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Wildflower honey is a mix of wildflowers that bloom in the spring time. Some examples of floral sources that you might have in your wildflower honey include Arbutus, Maple, Dandelion, Clover, Hazlenut, etc. Every batch of wildflower honey can be a little different but it is generally a little bit lighter in flavour and color than the summer honey which is predominantly Blackberry.
100% of our honey was collected from flowers on Salt Spring Island.
It is raw which means it has never been heated beyond the temperature you would normally find inside a hive in order to preserve the natural enzymes that the bees add to it.
It has been screened but has not been filtered because we do not want to remove the natural pollen grains. For that reason, it is not as clear as store bought honey, and you might find occasional tiny inclusions of wax or propolis or specks of other hive stuff.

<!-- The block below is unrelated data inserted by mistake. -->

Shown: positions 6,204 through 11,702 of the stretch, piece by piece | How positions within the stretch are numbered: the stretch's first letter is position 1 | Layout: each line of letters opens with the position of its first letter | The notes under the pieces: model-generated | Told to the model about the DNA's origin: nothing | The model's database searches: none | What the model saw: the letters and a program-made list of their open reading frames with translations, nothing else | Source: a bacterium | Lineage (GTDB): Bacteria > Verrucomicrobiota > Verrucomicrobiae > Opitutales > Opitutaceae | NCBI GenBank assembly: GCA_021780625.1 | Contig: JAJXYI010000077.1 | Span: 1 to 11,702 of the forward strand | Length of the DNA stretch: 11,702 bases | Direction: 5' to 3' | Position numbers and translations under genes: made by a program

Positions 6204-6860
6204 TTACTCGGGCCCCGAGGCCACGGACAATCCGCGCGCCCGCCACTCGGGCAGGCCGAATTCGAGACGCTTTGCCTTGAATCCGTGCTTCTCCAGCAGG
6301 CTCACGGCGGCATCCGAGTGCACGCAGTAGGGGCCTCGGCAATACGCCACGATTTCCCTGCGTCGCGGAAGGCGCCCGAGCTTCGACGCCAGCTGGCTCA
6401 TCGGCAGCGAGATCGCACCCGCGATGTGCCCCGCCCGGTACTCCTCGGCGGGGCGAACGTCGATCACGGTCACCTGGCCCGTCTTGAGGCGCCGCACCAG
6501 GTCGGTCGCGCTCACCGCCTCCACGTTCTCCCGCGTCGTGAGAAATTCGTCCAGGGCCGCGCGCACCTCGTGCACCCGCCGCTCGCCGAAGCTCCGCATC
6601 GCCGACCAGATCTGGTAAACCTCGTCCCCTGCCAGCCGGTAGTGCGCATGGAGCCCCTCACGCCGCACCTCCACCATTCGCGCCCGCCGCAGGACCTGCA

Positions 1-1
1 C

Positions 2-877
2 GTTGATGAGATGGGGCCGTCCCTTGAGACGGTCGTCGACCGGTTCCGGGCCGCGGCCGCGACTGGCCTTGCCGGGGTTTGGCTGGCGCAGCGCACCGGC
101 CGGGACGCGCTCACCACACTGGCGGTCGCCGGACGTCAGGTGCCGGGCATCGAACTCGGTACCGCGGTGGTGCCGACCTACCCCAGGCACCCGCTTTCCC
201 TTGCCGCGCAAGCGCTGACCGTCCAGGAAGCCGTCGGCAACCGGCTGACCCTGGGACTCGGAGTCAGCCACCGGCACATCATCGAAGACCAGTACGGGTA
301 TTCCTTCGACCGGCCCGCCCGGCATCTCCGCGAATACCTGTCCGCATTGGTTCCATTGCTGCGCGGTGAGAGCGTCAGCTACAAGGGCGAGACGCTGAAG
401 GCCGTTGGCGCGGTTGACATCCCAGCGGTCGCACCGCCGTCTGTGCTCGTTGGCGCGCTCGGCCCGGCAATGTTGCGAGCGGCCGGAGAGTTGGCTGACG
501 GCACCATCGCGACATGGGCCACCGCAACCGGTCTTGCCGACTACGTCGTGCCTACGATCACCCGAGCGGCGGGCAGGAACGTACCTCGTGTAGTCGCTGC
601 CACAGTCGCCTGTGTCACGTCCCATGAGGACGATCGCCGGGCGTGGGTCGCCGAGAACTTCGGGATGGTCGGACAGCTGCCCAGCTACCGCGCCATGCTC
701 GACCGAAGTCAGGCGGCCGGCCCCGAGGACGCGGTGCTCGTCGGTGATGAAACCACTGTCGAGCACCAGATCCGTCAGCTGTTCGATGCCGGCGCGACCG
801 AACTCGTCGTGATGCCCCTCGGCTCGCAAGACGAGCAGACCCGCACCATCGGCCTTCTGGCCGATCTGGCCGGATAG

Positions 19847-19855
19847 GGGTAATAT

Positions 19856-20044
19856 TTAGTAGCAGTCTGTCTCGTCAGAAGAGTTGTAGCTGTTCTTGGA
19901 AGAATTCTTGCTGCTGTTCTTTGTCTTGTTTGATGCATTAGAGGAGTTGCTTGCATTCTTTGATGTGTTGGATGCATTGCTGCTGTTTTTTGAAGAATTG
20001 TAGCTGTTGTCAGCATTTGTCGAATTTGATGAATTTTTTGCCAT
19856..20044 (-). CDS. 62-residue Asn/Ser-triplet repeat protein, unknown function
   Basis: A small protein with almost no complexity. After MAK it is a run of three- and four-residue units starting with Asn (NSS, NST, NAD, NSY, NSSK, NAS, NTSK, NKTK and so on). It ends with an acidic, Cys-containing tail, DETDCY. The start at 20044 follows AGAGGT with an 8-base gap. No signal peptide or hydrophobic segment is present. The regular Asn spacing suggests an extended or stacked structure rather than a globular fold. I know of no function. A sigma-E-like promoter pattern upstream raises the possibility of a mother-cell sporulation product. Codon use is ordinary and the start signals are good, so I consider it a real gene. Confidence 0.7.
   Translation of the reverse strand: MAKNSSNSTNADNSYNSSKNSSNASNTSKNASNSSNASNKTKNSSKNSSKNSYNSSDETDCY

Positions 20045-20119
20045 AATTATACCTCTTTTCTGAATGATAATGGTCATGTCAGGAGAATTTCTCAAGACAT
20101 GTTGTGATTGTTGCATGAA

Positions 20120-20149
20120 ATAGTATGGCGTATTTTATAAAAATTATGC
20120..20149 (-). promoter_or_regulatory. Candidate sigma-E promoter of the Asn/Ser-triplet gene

- Can I expect liquid honey to stay liquid and what can I do if it does granulate?
Most honey granulates eventually and depending on the source of the honey it might take a month or it might take years. For example Maple blossom honey stays liquid much longer than other honey. If your honey granulates that does not mean it is going bad. Many people prefer granulated honey to liquid honey and in most cases granulated honey is soft enough to be spreadable.
If you still want to melt your honey you can put it in hot (maximum of 37c) water to bring it back to liquid with minimal change in taste or aroma. If you put honey in the microwave or in boiling water then you are almost certainly going to see some decrease in enzymes, flavour and aroma.
- What does the term "raw honey" mean?
Raw honey means honey as you would find it in the bee hive. Raw honey is never heated to temperatures hotter than the bees would naturally experience in their hive environment. Honey not marked as raw honey is frequently heated before putting through a fine filter to make it look clear. That means that you can expect raw honey not to be as clear as honey that has had all of the pollen and propolis filtered out. Because high heat tends to extend the amount of time honey takes to granulate you can expect raw honey to possibly granulate a little faster.